dark blue font, something like white, click OK. So there we go. Now it’s fine if

you don’t have that. But I like to have

some way to know what this is when I’m looking at it. Similarly over here, I’m

going to say equals– and I don’t want to type

this whole thing out, and so I’m going to

hit Control-Enter. And then do something similar,

except for this time maybe I’ll use home and the

Merge and Center button and then some dark fill,

white, and outline. Actually, I kind of like having

that variable right there. I’m going to click here,

equal sign, and then click up. And there’s our decision

variable right there, and enter. I’m going to highlight the whole

table and add some borders. Inside them I’m going to add

some green, some of this green down here. And here’s how it works. We have a column filled

with quantity or units, a row filled with defect rates

and a formula that depends on both of them indirectly. We highlight in the

upper left corner, there has to be that formula. Variable, variable, empty cells,

data, what if, data table– or as we saw last video,

the awesome keyboard Alt-D-T for data table. Now we have a row input. Remember, the way

to memorize which one is which– because I tend

to think each one of these is at the head of the

row like a pivot table, but that’s not the

way Data table works. Row input cell means which

row has all of the variables. And it’s not these, it’s

the original formula input. So you have to scroll

up, and there it is. That’s the percentage of

boomerangs made that are defective and cannot be sold. And then for our column,

it’s called Column Input Cell because it’s a column

filled with new numbers that you want to substitute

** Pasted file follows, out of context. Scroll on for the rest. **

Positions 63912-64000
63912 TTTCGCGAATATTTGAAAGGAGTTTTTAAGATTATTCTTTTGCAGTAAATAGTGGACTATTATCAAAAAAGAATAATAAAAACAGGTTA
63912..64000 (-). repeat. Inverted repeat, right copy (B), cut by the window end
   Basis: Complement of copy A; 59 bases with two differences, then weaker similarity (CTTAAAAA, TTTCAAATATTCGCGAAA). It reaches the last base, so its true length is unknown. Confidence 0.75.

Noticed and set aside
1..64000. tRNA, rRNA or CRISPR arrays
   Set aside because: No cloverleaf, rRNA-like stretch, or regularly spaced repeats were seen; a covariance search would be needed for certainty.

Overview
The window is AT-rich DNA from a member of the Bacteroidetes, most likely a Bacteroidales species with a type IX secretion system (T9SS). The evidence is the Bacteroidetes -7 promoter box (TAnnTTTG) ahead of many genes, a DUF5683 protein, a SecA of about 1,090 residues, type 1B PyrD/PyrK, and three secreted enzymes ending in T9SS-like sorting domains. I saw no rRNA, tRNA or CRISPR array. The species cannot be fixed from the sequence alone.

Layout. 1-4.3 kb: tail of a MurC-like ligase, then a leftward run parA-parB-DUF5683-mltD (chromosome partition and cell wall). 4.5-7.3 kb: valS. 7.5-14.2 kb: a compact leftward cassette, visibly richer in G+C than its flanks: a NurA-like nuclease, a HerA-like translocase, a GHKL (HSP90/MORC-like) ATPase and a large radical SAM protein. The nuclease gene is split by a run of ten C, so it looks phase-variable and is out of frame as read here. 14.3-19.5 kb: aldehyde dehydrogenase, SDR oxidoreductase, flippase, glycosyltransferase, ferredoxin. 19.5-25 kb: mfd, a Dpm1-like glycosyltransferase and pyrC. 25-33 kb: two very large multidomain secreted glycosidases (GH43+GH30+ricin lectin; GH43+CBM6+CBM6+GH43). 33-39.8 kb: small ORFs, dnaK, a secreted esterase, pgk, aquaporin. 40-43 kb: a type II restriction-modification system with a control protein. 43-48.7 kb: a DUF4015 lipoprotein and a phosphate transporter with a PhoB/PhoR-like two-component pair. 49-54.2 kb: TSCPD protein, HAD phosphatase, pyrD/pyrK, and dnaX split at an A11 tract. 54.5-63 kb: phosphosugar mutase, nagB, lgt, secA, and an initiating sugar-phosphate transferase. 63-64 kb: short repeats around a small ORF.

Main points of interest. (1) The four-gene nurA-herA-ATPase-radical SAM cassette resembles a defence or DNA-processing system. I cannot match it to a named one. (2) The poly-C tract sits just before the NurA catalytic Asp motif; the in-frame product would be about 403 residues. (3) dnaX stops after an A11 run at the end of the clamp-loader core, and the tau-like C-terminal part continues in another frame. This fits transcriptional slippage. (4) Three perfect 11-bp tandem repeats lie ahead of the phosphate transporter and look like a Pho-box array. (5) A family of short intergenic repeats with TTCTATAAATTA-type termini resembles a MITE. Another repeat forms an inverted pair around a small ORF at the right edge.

into that formula. But we have to click on

the original formula input, in our case decision variable,

that that formula is using. So that formula is using both

the original decision variable and the defective rate. But when I click OK,

it will substitute each one of the units

and defective rate. And when I click OK, you’ve

got to be kidding me, and there it is. Now one thing I didn’t

do in the last video is the inside of this

doesn’t have any formatting. I’m going to highlight–

these are dollar amounts, this is profit. So Control-1, number–

let’s do currency, and I’m going to only

show zero decimals. Click OK, we don’t need

to see the pennies. And there it is. That’s absolutely amazing. For any intersecting

cell, we can now see total profit,

where units are 4,000 and the defect rate is 3%. Now remember, you could

put any two variables you want that this

formula is using. This formula for

total profit is using every single one of these. Up here, the original variables

we defined, and then down, that decision variable. So you could use

any one of those. And what’s so nice

about this is, again, that formula is going to

get pretty complicated. And if you look below

in the answer sheet, I have the formula

version of this. Now two last things, let’s

highlight this and Control-1. I’m going to add number with

a comma but no decimals, because those are

units, so we have some number formatting there. And we can go up

and change this. That data table is not static. So if I went up and changed

the start number to 1,000, instantly that

whole table changes. I could change the increment. So I could say the

start defect rate is 2 and the increment is 0.5. And I’m going to put a percent,

to enter actually 0.5%. And so now we have a

different set of inputs into our data table formula. And just as we

saw in last video, if you click in

the cell, you could see that this is really an

array formula, using the Table function, entering

these two values. You can see those

curly brackets, which mean it was already entered. If I tried to

delete one of these, it’s not going to let us

do anything to the array, unless we do something

to all of the values. That’s pretty amazing. That is a Two

Variable Data table. In our next video,

we’ll actually go back to our One

Variable Data table and do our last item from

our original list, which is to create a chart. All right, we’ll

see you next video.